103. Rosenblatt, S. M., Gross, M. M., and Chartoff, S., 1969. Marital status and multiple psychiatric admissions for alcoholism. Quart. J. Stud. Ale. 30(2): 445–447.Google Scholar
  104. Rosenblatt, S. M., Gross, M. M., Malenowski, B., Broman, M., and Lewis, E., 1971a. Marital status and multiple psychiatric admissions for alcoholism: A cross validation, Quart. J. Stud. Ale. 32(4): 1092–1096.Google Scholar
  105. Rosenblatt, S. M., Gross, M. M., Broman, M., Lewis, E., and Malenowski, B., 1971b. Patients admitted for treatment of alcohol withdrawal syndromes—An epidemiological study, Quart. J. Stud. Ale. 32(1): 104–115.Google Scholar
  106. Rosenblatt, S. M., Gross, M. M., Malenowski, B., Broman, M., and Lewis, E., 1972. Factor analysis of the daily clinical course rating scale of the acute alcoholic psychoses. Quart. J. Stud. Ale. 33(4): 1060–1064.Google Scholar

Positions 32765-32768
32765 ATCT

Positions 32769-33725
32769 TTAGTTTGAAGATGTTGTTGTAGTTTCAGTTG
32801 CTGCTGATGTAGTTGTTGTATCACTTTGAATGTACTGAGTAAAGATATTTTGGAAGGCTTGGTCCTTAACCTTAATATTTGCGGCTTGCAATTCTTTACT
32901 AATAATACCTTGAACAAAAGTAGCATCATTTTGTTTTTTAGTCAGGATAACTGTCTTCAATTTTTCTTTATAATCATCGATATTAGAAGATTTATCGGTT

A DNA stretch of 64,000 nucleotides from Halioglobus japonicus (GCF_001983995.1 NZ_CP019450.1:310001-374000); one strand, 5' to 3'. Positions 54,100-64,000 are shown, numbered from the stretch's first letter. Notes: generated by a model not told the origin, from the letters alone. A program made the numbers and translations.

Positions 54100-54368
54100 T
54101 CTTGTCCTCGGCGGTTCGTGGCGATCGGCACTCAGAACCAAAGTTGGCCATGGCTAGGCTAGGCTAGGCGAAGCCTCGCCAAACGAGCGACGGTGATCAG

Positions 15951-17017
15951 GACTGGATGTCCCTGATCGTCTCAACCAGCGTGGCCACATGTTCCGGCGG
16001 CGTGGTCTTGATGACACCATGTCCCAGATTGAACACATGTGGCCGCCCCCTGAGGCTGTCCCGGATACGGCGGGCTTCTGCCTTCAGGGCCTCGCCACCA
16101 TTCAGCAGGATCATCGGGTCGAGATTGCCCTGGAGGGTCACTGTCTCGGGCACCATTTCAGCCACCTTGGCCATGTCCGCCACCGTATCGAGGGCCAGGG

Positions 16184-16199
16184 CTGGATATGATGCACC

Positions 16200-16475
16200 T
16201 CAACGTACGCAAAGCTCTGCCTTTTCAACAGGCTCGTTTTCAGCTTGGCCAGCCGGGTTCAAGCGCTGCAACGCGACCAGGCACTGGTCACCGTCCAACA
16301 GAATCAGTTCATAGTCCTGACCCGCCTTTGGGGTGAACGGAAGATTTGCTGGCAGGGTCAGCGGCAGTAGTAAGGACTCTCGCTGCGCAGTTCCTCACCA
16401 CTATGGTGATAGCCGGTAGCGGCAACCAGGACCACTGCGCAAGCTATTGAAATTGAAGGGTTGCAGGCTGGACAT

107. Roueche, B., 1960. The Neutral Spirit, Little, Brown, Boston.Google Scholar
  108. Sabot, L. M., Gross, M. M., and Halpert, E., 1968. A study of acute alcoholic psychoses in women, Brit. J. Addict. 63: 29–49.CrossRefGoogle Scholar
  109. Saravay, S. M. and Pardes, H., 1967. Auditory elementary hallucinations in alcohol withdrawal psychosis. Arch. Gen. Psychiat. 16: 652–658.PubMedCrossRefGoogle Scholar
  110. Seevers, M. H. and Deneau, G. A., 1963. Physiological aspects of tolerance and physical dependence, in: Physiological Pharmacology (W. S. Root and F. G. Hofmann, eds.) pp. 565–640, Academic Press, New York.Google Scholar
  111. Sereny, G. and Kalant, H., 1965. Comparative clinical evaluation of chlordiazepoxide (Librium) and promazine in treatment of alcohol withdrawal syndrome, Brit. Med, J. 1: 92.CrossRefGoogle Scholar